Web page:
Can you smell the winds of change? As statewide cannabis legalization continues to gain momentum, we have predictions from Wall Street about the industry growing into a gargantuan $75 billion one by 2030, $25 billion more than was originally forecast! Small wonder then that there are huge trend shifts in the industry. Cannabis centered firms are poised to take away droves of customers from the tobacco and alcohol industries, create new jobs, and rejuvenate broken and failing economies. If you think this veers towards the hyperbolic, you’re not paying enough attention. The dynamism of the cannabis industry cannot be overstated, and is forcing competitive industries to rethink their position relative to their customers.
In light of this, it’s worth taking a look at some of the burgeoning trends within the industry that should, given time, crystallize into standard pattern. Here are some of the trends you should be watching out for.
The Replacement of Alcohol with Marijuana
For years, the joke has been that kids weren’t drinking at parties – they were using cannabis. Except this really wasn’t a joke. States that have legalized recreational marijuana are reporting lowered binge drinking rates, according to Cowen & Company. Interestingly, these reports were made right when the federal government made a statement about the US being in the throes of a dangerous binge drinking bout. At that very time, however, states that had legalized the use of marijuana for adults were experiencing a number of binge drinking sessions per month that was 9% below the national average.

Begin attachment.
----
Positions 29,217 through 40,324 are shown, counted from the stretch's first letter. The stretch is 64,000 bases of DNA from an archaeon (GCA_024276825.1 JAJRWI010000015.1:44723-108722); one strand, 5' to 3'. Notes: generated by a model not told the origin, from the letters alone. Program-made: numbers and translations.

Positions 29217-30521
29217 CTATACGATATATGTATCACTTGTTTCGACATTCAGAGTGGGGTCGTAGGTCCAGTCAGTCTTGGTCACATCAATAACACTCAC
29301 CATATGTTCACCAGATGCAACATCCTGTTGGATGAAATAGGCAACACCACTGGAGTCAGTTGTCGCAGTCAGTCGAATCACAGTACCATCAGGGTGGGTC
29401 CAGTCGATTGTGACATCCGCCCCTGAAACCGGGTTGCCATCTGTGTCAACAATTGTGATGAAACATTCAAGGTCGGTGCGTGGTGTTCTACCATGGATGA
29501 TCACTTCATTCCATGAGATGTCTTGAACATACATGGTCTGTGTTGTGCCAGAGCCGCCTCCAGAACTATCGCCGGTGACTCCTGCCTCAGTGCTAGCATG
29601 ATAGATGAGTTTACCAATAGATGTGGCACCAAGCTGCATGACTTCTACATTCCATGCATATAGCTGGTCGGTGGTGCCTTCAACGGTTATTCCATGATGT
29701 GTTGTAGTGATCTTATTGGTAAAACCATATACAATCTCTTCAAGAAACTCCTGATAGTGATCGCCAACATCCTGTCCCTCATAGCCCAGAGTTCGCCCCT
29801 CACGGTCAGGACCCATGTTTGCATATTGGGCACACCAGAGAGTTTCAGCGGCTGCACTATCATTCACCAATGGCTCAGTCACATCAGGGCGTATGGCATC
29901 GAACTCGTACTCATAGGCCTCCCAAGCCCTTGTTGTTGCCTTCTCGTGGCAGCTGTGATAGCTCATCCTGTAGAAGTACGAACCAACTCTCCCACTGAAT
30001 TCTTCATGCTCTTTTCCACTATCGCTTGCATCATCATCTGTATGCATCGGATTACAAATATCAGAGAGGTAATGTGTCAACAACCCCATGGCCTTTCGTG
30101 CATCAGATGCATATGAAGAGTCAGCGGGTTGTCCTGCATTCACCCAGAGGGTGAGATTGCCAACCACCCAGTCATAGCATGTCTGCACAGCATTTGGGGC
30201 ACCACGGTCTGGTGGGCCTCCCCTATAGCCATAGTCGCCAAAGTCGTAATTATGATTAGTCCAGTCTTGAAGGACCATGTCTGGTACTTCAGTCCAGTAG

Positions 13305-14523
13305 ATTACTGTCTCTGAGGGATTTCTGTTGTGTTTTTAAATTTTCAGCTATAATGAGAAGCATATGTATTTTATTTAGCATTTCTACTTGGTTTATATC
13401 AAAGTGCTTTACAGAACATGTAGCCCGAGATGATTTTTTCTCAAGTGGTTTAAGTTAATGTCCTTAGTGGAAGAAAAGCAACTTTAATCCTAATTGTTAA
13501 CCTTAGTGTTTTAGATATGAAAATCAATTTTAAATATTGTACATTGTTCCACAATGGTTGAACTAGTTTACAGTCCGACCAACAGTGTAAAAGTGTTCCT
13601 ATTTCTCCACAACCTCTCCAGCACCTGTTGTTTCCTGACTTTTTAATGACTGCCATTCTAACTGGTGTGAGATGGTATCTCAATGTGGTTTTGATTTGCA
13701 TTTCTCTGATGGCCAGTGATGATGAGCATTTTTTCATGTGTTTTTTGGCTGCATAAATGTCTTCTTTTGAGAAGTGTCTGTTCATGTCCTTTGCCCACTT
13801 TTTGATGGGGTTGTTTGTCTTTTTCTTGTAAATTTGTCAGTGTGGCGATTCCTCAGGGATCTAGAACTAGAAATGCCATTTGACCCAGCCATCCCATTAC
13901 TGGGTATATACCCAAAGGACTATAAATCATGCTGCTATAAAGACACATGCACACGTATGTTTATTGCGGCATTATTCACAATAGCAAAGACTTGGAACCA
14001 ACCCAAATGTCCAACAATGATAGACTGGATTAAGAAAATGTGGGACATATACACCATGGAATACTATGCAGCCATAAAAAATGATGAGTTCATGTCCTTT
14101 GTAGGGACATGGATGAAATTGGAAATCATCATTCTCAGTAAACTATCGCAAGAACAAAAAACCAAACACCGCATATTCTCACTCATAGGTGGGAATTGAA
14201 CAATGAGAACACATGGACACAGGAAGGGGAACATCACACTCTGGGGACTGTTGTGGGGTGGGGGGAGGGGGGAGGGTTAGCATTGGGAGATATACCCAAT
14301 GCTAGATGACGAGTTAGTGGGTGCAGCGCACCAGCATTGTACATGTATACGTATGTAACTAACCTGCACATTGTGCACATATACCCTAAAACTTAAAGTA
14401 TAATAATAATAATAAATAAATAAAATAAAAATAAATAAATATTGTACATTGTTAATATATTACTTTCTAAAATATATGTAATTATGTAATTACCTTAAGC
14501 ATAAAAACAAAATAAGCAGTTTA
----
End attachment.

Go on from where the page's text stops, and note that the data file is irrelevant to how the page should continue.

The trend holds water across the board. Any state where marijuana is both taxed and regulated like beer is experiences 13% less binge drinking than do places that prohibit it. Analysts predict that binge drinking will continue to decline as more states legalize cannabis, and as cannabis’s popularity continues to soar.
Diversity among Cannabis Entrepreneurs
Marijuana is now legal in one form or the other in 29 US states, and that means a lot of entrepreneurs are now running to cash in on the opportunity and potential wealth the cannabis industry could provide. In any other industry, this could have led to a sort of “gentrification”, with white men leading the way. In However, women, especially women of color, have already paved the way for diversity to take a strong foothold in the cannabis industry. The industry has always been sustained by an incredibly diverse number of women, who have been in the field before it was even considered one. These women are marijuana attorneys like Shaleen Title and Tsion Lencho, entrepreneurs like Nina Parks, Shanita Penny and Wanda James, and advocates like Dasheeda Dawson and Chelsea Candelaria. The future of the cannabis industry therefore looks like it’s going to be a progressive and equitable one, no matter what mainstream media might tell you cannabis industry executives and users look like.
The Expansion of Traditional Industry into Cannabis